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"Boldly plotted, tightly knotted--a provocative true-or-false thriller that deepens and darkens to its ink-black finale. Marvelous." --AJ Finn, author of The Woman in the Window

My name is Amber Reynolds. There are three things you should know about me:
1. I'm in a coma.
2. My husband doesn't love me anymore.
3. Sometimes I lie.

Amber wakes up in a hospital. She can't move. She can't speak. She can't open her eyes. She can hear everyone around her, but they have no idea. Amber doesn't remember what happened, but she has a suspicion her husband had something to do with it. Alternating between her paralyzed present, the week before her accident, and a series of childhood diaries from twenty years ago, this brilliant psychological thriller asks: Is something really a lie if you believe it's the truth?

Author Notes

Alice Feehey is a writer and journalist who was born in the United Kingdom. She spent 16 years at the BBC, where she worked as a Reporter, News Editor, Arts and Entertainment Producer and One O¿clock News Producer. Alice has lived in London and Sydney and has now settled in the Surrey countryside. Her debut novel Sometimes I Lie made the bestseller list in 2018.

(Bowker Author Biography)

Reviews 2

Publisher's Weekly Review

Almost nothing is as it initially appears in BBC News veteran Feeney's bold if overambitious debut, a serpentine tale of betrayal, madness, and murder. Amber Reynolds, a radio show presenter, is lying in a London-area hospital in a coma the day after Christmas, body unresponsive but mind alert, struggling to piece together what happened to her-and whether it has anything to do with Paul, her husband (whom the police suspect), or Claire, the younger sister she fears Paul's fallen for. Not to mention the menacing man who sneaks into her hospital room. But as days pass and memories flood back-both from the turbulent previous weeks, when she was fighting to keep her job and near-frantic about Paul being unfaithful, and from the particularly fraught year when she was 11-it becomes clear that this is an infinitely more sinister story. Feeney packs the final 60-odd pages with a series of head-spinning and, in some cases, head-scratching plot twists; the overall effect is to leave readers wondering exactly what happened-and how much of Amber's account they can believe. Feeney is definitely a writer to watch. Agent: Jonny Gellar, Curtis Brown. (Mar.) © Copyright PWxyz, LLC. All rights reserved.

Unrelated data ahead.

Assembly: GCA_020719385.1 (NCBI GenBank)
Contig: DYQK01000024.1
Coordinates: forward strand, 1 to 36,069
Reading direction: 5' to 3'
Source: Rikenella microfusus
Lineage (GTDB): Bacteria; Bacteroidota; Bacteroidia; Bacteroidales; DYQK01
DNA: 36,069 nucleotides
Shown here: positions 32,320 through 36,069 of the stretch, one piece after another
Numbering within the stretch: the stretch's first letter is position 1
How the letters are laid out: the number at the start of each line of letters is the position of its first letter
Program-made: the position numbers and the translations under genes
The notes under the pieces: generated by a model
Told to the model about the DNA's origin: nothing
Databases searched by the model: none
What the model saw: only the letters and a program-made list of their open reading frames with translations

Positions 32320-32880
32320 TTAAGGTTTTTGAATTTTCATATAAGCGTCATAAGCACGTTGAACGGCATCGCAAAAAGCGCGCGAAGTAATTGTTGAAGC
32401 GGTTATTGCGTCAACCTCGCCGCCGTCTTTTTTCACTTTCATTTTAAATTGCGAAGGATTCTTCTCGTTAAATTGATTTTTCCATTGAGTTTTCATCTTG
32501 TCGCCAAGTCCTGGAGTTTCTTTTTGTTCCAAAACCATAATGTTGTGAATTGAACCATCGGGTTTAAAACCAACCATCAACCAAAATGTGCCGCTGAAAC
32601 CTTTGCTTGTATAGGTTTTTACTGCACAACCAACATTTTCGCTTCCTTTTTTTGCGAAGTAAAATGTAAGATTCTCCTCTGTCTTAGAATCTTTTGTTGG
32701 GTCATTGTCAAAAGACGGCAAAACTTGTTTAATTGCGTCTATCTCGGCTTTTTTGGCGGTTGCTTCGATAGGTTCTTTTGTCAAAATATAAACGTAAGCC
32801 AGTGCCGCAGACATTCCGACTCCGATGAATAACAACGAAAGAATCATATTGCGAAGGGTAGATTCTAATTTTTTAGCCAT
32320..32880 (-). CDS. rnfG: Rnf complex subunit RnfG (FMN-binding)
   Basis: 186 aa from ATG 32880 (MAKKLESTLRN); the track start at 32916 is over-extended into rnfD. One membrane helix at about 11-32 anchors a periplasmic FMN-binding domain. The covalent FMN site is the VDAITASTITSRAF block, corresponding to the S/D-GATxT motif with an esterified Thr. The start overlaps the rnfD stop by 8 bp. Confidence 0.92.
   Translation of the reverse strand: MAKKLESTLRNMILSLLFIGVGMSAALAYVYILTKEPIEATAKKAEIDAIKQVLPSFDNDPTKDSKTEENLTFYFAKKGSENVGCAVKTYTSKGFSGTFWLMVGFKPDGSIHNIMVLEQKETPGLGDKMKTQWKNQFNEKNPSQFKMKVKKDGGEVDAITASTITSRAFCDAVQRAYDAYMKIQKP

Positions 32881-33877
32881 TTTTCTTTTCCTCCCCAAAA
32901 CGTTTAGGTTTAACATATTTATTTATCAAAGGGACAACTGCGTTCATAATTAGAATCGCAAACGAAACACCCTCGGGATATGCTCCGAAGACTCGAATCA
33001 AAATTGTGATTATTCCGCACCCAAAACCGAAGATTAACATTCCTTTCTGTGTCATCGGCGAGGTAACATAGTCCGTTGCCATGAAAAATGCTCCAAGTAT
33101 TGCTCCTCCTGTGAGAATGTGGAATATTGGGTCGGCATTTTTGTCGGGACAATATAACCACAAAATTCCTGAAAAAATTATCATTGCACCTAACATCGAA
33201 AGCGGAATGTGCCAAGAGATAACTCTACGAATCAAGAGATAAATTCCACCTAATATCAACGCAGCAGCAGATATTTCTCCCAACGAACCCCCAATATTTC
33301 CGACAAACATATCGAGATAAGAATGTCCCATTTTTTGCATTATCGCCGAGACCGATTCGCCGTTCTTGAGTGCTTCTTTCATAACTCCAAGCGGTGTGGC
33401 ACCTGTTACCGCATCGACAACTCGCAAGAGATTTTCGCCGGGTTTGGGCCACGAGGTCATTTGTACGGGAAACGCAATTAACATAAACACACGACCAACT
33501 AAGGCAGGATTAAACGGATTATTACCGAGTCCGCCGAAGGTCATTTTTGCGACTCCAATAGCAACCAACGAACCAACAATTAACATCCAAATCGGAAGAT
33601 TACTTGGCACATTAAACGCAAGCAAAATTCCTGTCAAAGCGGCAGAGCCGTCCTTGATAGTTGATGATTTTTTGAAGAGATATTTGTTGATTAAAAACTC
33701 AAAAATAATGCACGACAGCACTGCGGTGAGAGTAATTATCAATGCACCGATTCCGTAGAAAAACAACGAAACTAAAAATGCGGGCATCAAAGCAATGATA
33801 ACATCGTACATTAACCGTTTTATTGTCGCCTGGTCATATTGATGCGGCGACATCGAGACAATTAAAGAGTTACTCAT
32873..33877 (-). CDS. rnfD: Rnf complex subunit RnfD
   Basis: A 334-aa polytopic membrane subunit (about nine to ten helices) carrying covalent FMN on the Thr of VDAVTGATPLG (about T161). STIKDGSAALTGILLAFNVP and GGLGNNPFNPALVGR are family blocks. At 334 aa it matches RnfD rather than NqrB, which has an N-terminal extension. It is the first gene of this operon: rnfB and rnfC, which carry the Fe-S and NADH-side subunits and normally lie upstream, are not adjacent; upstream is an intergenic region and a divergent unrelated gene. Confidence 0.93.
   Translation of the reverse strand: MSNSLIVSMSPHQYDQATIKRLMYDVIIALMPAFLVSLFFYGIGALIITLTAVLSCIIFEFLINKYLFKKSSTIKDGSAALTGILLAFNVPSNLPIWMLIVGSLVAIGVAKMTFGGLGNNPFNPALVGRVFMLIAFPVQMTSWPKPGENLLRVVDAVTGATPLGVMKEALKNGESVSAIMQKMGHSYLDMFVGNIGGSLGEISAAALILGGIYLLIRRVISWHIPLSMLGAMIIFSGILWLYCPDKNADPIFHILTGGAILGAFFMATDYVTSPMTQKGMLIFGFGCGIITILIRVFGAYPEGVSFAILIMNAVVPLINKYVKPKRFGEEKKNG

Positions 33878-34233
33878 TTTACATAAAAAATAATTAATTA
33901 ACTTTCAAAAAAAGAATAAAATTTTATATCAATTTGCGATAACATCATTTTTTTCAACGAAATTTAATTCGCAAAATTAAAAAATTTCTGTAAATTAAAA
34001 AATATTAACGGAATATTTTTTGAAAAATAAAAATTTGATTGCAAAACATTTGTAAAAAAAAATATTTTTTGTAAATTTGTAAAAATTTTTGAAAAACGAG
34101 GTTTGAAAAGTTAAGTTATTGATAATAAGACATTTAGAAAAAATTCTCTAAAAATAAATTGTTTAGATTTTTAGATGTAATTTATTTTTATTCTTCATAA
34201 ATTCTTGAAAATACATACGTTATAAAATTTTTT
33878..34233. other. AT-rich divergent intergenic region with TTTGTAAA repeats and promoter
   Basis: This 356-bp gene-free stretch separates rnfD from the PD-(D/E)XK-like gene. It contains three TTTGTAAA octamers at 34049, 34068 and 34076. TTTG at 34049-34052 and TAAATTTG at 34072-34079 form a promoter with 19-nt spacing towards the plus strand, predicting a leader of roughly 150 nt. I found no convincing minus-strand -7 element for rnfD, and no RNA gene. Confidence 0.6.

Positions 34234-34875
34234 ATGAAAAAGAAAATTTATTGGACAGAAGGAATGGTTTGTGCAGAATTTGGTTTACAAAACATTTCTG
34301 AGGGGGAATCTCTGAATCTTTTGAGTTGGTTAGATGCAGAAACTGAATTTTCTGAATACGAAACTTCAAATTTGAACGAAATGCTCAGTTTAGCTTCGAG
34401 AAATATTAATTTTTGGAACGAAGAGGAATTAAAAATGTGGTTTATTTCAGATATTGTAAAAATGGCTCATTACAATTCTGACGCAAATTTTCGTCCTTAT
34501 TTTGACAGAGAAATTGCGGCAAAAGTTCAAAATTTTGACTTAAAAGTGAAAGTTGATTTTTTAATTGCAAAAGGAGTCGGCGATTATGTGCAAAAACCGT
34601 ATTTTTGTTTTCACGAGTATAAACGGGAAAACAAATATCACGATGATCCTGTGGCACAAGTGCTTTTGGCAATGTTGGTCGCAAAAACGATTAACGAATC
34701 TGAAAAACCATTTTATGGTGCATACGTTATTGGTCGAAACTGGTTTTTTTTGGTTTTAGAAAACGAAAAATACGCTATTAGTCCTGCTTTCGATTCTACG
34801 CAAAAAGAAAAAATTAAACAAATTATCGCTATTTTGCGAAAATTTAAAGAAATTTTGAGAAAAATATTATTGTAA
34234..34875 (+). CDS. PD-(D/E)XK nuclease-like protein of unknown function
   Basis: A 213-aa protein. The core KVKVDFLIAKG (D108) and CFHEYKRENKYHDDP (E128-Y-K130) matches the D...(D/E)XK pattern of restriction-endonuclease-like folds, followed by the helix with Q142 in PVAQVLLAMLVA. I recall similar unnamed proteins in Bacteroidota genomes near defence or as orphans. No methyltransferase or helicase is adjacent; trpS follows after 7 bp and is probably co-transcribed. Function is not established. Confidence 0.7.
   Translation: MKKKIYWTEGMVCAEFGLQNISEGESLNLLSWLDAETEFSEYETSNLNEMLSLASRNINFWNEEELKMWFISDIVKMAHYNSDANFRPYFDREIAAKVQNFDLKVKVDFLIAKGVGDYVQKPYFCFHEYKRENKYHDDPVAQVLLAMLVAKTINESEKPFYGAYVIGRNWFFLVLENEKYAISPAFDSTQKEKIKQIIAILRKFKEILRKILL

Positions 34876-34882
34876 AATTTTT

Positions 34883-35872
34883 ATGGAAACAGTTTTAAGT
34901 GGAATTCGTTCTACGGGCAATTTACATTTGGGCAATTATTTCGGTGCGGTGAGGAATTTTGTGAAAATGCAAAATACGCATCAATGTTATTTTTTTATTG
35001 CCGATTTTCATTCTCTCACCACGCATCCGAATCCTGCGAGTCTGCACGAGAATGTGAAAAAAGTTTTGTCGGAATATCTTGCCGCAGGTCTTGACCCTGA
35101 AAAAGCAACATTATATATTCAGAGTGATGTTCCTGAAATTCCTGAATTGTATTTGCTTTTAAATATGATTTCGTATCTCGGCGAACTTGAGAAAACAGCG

Library Journal Review

Amber has just become aware that she is in a hospital, in a coma. While she can hear what is going on around her, she can't move, even to open her eyes. She hears that she was in a car accident and went through a window. She hears that the police think her husband had something to do with it. She hears the doctor threatening her, putting something in her IV. When Amber flashes back to a few weeks before and the time leading up to the accident, she starts to piece together why she is there. Amber also flashes back to childhood, to a sometimes sinister ten-year-old's diary, which never mentions her younger sister Claire. In pieces and fragments, the story slowly comes together, only to change as soon as readers think they have a handle on what is true and what isn't. Stephanie Racine reads with the right amount of fear, urgency, and sly treachery. Her performance helps to confuse readers as the story becomes more and more convoluted, with each surprise bigger than the next. VERDICT A fun thriller with a terrifically twisted ending that fans of Gone Girl and Girl on a Train will love.-Terry Ann Lawler, Phoenix P.L. © Copyright 2018. Library Journals LLC, a wholly owned subsidiary of Media Source, Inc. No redistribution permitted.

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